Ducati Panigale V4: SA bike of the year
Each year, for six years now, the country’s most experienced journalists have gathered to ride and judge the best new bikes of the previous 12 months. The 2018 edition of the Pirelli South African Bike of the Year has just been held, with a day for the judges to reacquaint them with the finalists during a day of riding at the Gerotek vehicle-testing facility.
The votes have been cast and the overall winner announced. This year the decision was more clear-cut than ever, despite strong showings from the third-placed Kawasaki Ninja 400 and the lovely Triumph Street Triple 765 in second position.
The winner, for those of us lucky enough to have ridden all the bikes earlier in the year, was almost a foregone conclusion. Despite a genuine superbike never having previously won overall honours — though Honda’s Fireblade, Yamaha’s R1 and Suzuki’s GSX-R 1000 have come close — Ducati’s Panigale V4 made such an impression the final result was never in doubt.
Some readers may baulk at the idea of a R360,000 bike earning the ultimate accolade, but price is neither a guarantor nor disqualification for the judging criteria. Judges have a complex task deciding how to cast their votes, but it basically boils down to assessing the impact of the new model within its own segment of motorcycling and how much of an improvement it is over the model it replaces.
In this way bikes from different classes can be judged against each other, and so we had the 400cc Kawasaki Ninja impressing because it is vastly superior to the 300cc model it replaces, it has retained a subR80,000 price tag and compared to anything in its class it can easily hold its own.
Our 14 judges have held their motorcycles for a combined 419 years, and have been riding bikes for even longer. Motorcycling tastes vary, with many preferring adventure bikes, some loving cruisers or tourers, and others, like me, sporty naked bikes.
Superbikes are a young man’s game, and perhaps that’s why they’ve never really featured in this competition. Having said that we did vote for Kawasaki’s insanely fast H2 as the overall winner in 2016. That’s not so much a superbike as a hyperbike intended for blistering straight-line speed.
Superbikes are a different beast. They are essentially street-legal replicas of bikes that have been designed to race. Such machines are intended to shave tenths of seconds from lap times and so limiting weight, increasing power and housing the results in a package that prefers to be at full lean angle to upright are the order of the day.
Design criteria like this ultimately result in a performance package that is simply impossible for the average biker to ride, and that includes most of our judges. The magic of Ducati’s Panigale V4 is that it has raised the bar for superbikes and yet delivered that borderline psychotic level of performance in a way that makes even the most inexperienced rider a faster, safer version of themselves.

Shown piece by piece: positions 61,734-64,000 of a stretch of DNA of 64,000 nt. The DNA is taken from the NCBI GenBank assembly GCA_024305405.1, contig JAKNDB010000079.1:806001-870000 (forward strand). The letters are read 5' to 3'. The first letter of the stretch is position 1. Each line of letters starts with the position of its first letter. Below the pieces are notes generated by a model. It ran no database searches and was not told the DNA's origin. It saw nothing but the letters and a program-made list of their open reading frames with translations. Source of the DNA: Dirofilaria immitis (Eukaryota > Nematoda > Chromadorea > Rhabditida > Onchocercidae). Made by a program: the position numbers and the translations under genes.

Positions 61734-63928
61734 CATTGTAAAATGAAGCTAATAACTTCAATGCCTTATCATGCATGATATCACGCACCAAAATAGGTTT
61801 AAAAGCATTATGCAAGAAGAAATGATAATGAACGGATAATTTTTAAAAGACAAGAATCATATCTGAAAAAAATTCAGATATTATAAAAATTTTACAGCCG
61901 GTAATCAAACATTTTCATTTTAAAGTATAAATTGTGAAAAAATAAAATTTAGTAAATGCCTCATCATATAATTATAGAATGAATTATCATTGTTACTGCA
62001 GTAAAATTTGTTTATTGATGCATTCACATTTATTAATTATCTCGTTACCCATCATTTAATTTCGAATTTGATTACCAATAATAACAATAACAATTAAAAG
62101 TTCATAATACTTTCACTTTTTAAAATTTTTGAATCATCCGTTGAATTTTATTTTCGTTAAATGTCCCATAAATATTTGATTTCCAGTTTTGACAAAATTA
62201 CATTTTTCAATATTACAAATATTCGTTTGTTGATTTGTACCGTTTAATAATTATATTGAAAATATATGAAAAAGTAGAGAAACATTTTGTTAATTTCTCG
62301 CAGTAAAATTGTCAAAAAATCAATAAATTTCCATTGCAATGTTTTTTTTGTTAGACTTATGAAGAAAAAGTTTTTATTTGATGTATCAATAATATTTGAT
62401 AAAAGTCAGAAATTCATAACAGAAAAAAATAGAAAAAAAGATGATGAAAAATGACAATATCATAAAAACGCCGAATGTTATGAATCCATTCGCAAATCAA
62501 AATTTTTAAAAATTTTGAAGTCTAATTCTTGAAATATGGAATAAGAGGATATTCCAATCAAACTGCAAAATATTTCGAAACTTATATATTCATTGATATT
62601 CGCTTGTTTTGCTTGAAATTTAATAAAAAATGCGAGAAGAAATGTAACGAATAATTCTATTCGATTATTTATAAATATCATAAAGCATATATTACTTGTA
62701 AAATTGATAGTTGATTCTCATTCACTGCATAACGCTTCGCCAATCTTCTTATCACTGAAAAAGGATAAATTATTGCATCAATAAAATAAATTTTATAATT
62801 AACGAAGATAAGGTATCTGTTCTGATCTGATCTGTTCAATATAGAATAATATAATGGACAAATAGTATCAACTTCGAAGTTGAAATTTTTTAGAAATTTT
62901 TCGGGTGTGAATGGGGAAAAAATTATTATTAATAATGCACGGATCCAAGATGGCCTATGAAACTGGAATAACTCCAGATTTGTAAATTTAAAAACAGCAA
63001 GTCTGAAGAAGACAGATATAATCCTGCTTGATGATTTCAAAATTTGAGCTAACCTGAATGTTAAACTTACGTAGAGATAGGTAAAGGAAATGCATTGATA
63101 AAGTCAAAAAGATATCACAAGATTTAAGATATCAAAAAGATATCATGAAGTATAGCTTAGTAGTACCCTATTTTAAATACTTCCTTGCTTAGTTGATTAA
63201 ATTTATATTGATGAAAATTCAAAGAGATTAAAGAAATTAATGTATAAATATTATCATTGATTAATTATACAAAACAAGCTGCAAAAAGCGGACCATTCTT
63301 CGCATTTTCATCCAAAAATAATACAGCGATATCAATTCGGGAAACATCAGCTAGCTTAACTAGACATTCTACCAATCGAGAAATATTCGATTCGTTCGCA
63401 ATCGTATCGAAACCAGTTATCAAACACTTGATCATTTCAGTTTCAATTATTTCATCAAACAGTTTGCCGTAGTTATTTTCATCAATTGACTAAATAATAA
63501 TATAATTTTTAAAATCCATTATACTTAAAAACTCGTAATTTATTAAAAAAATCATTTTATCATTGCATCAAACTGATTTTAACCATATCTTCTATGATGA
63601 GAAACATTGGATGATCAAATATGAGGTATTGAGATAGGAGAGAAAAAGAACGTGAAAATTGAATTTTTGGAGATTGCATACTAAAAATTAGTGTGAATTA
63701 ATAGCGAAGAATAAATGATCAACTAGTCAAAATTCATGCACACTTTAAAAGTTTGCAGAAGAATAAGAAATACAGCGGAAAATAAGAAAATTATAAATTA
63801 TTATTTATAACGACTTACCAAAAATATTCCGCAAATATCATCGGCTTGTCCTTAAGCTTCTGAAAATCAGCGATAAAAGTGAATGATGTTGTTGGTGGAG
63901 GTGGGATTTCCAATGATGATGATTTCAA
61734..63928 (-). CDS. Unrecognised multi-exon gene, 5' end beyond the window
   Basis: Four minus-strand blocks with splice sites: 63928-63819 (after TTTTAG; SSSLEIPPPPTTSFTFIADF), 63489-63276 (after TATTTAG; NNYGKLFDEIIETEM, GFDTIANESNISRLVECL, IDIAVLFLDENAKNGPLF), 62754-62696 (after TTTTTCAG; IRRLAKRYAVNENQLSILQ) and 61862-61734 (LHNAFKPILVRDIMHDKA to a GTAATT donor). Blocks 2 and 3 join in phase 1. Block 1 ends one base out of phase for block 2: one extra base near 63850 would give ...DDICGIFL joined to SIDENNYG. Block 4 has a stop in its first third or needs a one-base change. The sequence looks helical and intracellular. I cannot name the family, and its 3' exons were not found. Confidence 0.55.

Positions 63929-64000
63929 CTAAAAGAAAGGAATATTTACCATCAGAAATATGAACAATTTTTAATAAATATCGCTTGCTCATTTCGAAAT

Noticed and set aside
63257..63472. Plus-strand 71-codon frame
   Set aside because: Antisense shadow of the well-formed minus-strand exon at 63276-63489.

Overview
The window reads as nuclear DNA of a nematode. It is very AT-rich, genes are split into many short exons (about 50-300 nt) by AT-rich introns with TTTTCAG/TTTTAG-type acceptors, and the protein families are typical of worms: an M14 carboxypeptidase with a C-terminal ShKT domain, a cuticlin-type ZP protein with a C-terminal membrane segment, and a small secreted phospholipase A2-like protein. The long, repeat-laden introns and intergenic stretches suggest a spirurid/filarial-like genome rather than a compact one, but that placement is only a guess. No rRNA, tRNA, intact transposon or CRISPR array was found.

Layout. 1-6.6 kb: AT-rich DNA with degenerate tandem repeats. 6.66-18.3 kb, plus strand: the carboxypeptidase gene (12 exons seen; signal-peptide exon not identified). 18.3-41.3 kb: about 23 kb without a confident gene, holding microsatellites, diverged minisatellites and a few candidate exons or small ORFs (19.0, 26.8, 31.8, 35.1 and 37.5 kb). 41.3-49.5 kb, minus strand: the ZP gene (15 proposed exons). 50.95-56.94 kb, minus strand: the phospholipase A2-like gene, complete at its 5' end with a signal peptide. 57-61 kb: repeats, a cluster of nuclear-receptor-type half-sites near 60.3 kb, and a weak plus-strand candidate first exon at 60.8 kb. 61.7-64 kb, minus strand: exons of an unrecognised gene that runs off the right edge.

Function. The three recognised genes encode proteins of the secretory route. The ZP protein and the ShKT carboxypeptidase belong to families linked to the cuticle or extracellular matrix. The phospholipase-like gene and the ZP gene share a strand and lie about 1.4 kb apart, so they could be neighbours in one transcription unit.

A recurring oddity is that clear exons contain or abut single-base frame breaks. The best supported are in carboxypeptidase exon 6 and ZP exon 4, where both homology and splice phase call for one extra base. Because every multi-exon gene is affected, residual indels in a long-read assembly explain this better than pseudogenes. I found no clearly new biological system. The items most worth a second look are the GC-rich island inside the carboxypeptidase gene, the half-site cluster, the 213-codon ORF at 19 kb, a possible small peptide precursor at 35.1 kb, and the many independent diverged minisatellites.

Ducati has built its reputation on V-twins, winning countless World Superbike championships along the way. Unfortunately the last few years have seen the viability of a V-twin in this arena slowly disappear to the ever improving four-cylinder bikes.
It was inevitable that Ducati would have to up its number of cylinders to compete, and though undoubtedly a huge job, it could at least draw on the experience it has gained racing a V4 in MotoGP. Apart from a limited edition MotoGP replica that used this engine format in 2007, this was going to be new territory for the Italian marque.
The capacity of the new bike is 1100cc, a bit too large for the 1000cc World Superbike class, giving it a size advantage over rivals. Ducati will solve this by producing a limited racier version at a lower capacity so that it can be raced in 2019, and cash in on the power advantage. Some have called this a cynical move, I think it is cheeky but also genius. The Panigale V4 is now the most powerful superbike with a whopping 157,5kW on offer in a package that weighs, without fuel, under 180kg. Those numbers are amazing. They translate into a bike that is fast in a way that defies description. No car, however expensive, can hope to provide the same level of acceleration.
The real genius of the Panigale V4 though is the combination of a divine chassis and other-world electronic rider aids that allow you to access this performance in a way that encourages you to ride more aggressively than you thought possible, all the while keeping you safer than you’ve ever been on something so devastatingly quick.
Yes, it’s expensive. No, I can’t afford one. But that didn’t stop me from voting it into first place. It is brilliant, and just because I’m poorer than I’d like, I can’t deny it the honour it deserves.